A Mohenjo-Daro tablet shows the seated yogi flanked on either side by a kneeling devotee, offering a pot, and a rearing serpent. The serpent, as we know, is a familiar motif in the iconography of Shiva. 

A terracotta tablet from Harappa shows the yogi wearing a horned headdress and seated on a stool under an arch. As mentioned earlier, Shiva as Nataraja also appears under an arch of fire, while Bada Deva has been depicted under an arch formed by the branch of a tree. 

The horned deity also appears on a terracotta cake from Kalibangan. Here an animal is shown dragged by a human, probably for sacrifice, which conforms to the practice of offering an animal sacrifice to Bada Dev.

Fig 8: Mohenjo-Daro tablet M453A showing the seated yogi flanked by two rearing serpents.
Fig 9: Harappan terracotta tablet H2000-4441, showing the horned deity seated on a stool under an arch.
Fig 10: Kalibangan terracotta cake showing the horned deity and a human figure dragging an animal.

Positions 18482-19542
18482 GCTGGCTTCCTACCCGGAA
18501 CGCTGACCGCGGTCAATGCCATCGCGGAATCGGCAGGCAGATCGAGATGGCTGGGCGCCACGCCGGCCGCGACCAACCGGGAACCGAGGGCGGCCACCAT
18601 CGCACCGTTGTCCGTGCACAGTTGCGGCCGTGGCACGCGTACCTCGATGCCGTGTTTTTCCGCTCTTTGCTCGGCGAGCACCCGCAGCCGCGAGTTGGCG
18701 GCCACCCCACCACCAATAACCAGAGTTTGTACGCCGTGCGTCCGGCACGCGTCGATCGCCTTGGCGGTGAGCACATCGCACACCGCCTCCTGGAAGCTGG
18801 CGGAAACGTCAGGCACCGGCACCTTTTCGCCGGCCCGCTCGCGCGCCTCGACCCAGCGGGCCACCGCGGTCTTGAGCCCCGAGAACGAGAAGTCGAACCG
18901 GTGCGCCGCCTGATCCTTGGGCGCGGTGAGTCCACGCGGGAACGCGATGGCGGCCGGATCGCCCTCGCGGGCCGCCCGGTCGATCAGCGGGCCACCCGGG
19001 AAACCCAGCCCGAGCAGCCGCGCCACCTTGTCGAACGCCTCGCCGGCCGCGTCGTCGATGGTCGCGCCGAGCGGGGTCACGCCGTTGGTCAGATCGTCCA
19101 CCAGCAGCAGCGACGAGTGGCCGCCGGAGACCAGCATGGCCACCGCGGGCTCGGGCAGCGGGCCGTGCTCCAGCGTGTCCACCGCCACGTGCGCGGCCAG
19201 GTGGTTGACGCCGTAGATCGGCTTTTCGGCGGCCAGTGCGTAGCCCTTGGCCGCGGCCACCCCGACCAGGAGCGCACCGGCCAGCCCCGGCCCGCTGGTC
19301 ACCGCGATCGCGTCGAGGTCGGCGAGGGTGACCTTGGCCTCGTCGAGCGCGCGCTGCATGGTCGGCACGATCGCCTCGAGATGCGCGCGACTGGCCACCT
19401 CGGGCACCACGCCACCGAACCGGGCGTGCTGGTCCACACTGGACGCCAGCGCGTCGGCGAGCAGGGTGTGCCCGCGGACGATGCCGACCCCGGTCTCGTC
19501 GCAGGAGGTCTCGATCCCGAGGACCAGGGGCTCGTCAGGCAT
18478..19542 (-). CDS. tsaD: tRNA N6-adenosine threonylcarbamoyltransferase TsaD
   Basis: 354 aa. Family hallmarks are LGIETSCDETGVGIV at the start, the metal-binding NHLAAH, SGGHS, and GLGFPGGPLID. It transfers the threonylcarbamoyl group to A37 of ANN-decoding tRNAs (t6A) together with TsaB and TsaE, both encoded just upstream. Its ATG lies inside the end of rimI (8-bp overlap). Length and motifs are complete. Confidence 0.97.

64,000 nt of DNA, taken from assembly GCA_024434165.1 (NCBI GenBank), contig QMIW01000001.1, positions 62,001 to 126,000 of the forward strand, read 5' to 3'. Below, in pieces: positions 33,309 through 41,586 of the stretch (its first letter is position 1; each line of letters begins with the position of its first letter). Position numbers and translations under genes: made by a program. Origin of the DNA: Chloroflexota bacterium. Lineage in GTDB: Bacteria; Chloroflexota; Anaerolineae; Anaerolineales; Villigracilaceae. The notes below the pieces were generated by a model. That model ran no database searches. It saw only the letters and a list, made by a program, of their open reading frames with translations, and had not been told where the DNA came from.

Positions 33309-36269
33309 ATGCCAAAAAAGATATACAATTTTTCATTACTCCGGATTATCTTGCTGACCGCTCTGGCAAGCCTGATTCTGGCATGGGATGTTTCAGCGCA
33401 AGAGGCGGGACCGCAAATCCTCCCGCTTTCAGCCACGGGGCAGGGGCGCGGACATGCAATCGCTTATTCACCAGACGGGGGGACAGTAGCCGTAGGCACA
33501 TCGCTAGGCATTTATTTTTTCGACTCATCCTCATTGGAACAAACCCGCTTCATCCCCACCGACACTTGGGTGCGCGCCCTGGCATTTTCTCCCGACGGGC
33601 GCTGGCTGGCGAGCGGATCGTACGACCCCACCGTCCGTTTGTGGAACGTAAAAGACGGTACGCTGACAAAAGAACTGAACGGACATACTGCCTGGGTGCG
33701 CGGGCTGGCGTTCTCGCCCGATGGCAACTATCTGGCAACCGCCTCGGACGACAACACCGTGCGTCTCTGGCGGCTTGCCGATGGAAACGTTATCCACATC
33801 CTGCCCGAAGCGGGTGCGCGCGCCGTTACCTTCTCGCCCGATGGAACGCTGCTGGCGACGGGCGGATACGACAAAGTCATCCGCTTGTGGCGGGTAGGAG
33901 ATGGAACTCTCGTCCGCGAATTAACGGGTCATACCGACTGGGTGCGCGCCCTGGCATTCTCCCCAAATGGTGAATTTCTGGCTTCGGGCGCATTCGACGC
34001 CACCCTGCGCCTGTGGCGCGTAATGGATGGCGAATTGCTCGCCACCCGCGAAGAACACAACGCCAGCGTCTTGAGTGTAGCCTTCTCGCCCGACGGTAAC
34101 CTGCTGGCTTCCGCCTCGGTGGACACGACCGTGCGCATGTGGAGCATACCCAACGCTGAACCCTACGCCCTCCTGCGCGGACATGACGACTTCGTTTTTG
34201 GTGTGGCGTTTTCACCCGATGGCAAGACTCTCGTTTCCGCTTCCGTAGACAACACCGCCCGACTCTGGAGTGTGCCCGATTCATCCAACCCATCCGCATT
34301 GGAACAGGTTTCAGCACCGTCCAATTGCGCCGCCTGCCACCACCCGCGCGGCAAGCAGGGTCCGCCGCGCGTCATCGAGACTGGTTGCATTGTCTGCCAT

It has been noted by scholars that the seated yogi of the Pashupati seal looks similar to the tree-spirit of the Sacrifice seal.  Both of them are wearing a horned head-dress and bangles. The visual similarity suggests that they may represent the same deity. That is the same conclusion that we arrive at from this analysis. Both of these figures represent Bada Dev or Shiva – who was known by many other names such as Bura Dev, Mahadev, Shambhu, Pashupati, Dakshinamurthy, Yogeshwar etc.

Evidently, Shiva worship was deeply entrenched in the Indus Valley, and for many tribes Shiva was the omnipresent, omniscient, Supreme Reality. 

But how did the two forms of Shiva depicted on the Indus seals and tablets – one in which he is standing inside a tree, and the other in which he is seated in a yogic posture – emerge in the Harappan psyche at such an early period (at around 2600 BCE)?